Yesterday my husband and I were lucky enough to see Boruto: Naruto The Movie in cinema. We had to travel into the city – about half an hour by car! Once we arrived I looked around and was disappointed by the lack of promotional posters! We obtained our popcorn, choc-top, Maltesers and drinks and made our way to the ticket booth. I can’t believe the tickets were $18.50. Ew!

Regardless of how excited I was going into the movie; I had no expectations! I was pleasantly surprised by how much I enjoyed Boruto. It easily became my favourite Naruto movie of all time. Previously Road to Ninja held that title.

Warning: Spoilers Ahead!

What I Liked:

I know it sounds cheesy but honestly I enjoyed everything about Boruto: Naruto The Movie. I was amazed by the intense character development portrayed in two hours. In particular the development of both Boruto and Sasuke. For instance in Naruto Gaiden: The Seventh Hokage and the Scarlet Spring, Boruto appeared to be yet another typical bratty child. Thankfully Boruto: Naruto the movie gave him so much more depth. You are shown that the rocky relationship between Boruto and his often absent father is the catalyst for his behaviour.

My heart sank during Himawari’s birthday party. Boruto was so excited that Naruto had actually remembered his little sister’s birthday. It seemed like the perfect family moment until Naruto dismissed his shadow clone while he was bringing Himawari’s birthday cake to the table, resulting in it falling to the floor. Kishimoto had previously stated in an interview that he based the relationship between Boruto and Naruto on his own relationship with his sons. He stated that Naruto took up so much of his time over the last decade that he hardly saw his sons at all. Knowing that made the numerous parenting scenes all the more potent.

It is no secret that I never liked Sasuke during Naruto or Naruto Shippuden. Not even once. Never. Not at all. With this in mind I was surprised by how much more personable he was in Boruto: Naruto The Movie. The way that he mentored Boruto was a particular highlight. During their training it was evident that Sasuke had in fact noticed Boruto was cheating yet he didn’t mention it. Instead he responded to Boruto saying “I’m different than my dad” with “it seems as though you are different than him. Though I had hoped that wasn’t the case.”

Sasuke was the perfect mentor for Boruto, picking him up when he had fallen and teaching him what it means to be shinobi. It was also nice to have a main character who wasn’t so obsessed with wanting to become Hokage. It was a breath of fresh air to see someone who actively despised the role for the toll it took on the family members.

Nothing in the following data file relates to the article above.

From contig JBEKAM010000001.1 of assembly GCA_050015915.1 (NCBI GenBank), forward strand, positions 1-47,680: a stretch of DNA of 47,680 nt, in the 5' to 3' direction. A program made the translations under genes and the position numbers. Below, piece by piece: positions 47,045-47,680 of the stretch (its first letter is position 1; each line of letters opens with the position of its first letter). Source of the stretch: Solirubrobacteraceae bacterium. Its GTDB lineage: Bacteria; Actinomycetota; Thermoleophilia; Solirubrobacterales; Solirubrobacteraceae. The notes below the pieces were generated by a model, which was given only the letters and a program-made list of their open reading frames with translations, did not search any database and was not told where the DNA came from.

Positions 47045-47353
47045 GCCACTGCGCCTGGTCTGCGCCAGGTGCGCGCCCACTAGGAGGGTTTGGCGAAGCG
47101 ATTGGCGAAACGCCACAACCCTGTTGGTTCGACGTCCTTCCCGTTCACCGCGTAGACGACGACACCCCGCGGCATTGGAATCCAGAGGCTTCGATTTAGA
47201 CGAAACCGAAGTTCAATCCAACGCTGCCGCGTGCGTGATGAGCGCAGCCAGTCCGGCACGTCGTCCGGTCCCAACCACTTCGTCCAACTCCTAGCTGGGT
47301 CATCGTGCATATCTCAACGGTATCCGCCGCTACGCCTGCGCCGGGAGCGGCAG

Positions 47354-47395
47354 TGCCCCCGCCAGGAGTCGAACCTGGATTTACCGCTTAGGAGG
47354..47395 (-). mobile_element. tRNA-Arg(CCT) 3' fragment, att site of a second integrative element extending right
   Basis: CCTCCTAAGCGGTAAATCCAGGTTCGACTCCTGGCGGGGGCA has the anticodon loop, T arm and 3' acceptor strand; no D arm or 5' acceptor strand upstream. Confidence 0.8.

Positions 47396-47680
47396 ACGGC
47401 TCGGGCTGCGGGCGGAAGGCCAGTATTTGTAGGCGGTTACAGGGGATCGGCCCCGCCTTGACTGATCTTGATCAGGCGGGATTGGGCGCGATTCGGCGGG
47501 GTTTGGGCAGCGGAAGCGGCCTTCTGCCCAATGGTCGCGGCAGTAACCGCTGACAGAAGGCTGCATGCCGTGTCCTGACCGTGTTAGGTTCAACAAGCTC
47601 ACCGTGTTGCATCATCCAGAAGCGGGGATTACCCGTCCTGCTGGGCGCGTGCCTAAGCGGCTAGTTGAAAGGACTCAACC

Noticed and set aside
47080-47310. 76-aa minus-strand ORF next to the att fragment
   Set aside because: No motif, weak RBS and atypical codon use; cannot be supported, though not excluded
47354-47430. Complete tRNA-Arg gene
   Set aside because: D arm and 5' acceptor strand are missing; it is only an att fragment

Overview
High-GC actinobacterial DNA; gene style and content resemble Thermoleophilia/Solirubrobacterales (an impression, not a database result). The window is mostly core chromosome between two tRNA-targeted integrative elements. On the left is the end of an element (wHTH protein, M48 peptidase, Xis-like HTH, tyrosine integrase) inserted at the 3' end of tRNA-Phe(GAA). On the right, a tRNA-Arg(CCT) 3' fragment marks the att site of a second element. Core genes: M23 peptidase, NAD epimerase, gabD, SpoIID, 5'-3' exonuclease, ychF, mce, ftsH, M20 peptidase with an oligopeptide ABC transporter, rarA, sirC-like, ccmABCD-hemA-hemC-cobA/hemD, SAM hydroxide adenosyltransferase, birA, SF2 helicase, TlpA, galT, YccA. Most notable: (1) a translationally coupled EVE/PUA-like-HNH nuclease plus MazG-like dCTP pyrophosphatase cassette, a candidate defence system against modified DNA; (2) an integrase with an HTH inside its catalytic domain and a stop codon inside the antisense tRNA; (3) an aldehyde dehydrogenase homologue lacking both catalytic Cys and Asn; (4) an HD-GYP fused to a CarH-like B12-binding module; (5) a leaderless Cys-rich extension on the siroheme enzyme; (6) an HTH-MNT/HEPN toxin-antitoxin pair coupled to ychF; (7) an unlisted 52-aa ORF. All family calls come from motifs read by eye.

All in all Boruto: Naruto The Movie did a wonderful job presenting numerous characters in a much better light than the series did previously. On the other end of the spectrum it also allowed you to see that Naruto was far from perfect; to the point of feeling angry at him for being such a clueless father.

What I Didn’t Like:

Konohamaru. I actually liked him as a child. I even listed him in my Top Ten Favourite Naruto Characters at number nine. He was feisty and talented. He even managed to beat one of the Sixth Paths of Pain all on his own! This Konohamaru seems to have regressed somewhat. He felt a bit awkward and really not what I would have expected from someone of Hokage lineage. I personally feel that he could have been written a little differently.

A lot of people have issues with the villains. I really didn’t. I feel like they were there for two reasons. Firstly they allowed us to see some action. Naruto and Sasuke fighting together, the Kage and Boruto with his ultimate Rasengan. Secondly I believe Kishimoto wanted to include both more Otsutsuki clan members and references to the clan itself. Which would hopefully result in the validation of the sudden appearance of Kaguya.

Also who didn’t see the Mitsuki post credit reveal coming. Come on guys.



I was really pleased with how Boruto: Naruto The Movie turned out. Kishimoto stated that he only had five months to do it in, yet it is the best movie yet. Everyone who has seen it has nothing but praise for it. The pacing is perfect, character development is strong, the animation is lovely; particularly during the last fight! I am so glad that I got to see it on the big screen, surrounded by fellow fans who reacted to character interaction in the same way I did!

I just hope that the DVD comes out sometime this year. I need to see it again!

Have Some Eye Candy



  1. If “The Last” lacks some of the emotional punch of the previous feature, “The Road to Ninja,” Kobayashi compensates with flamboyant visuals that mix CG, drawn animation and elegant calligraphic figures.

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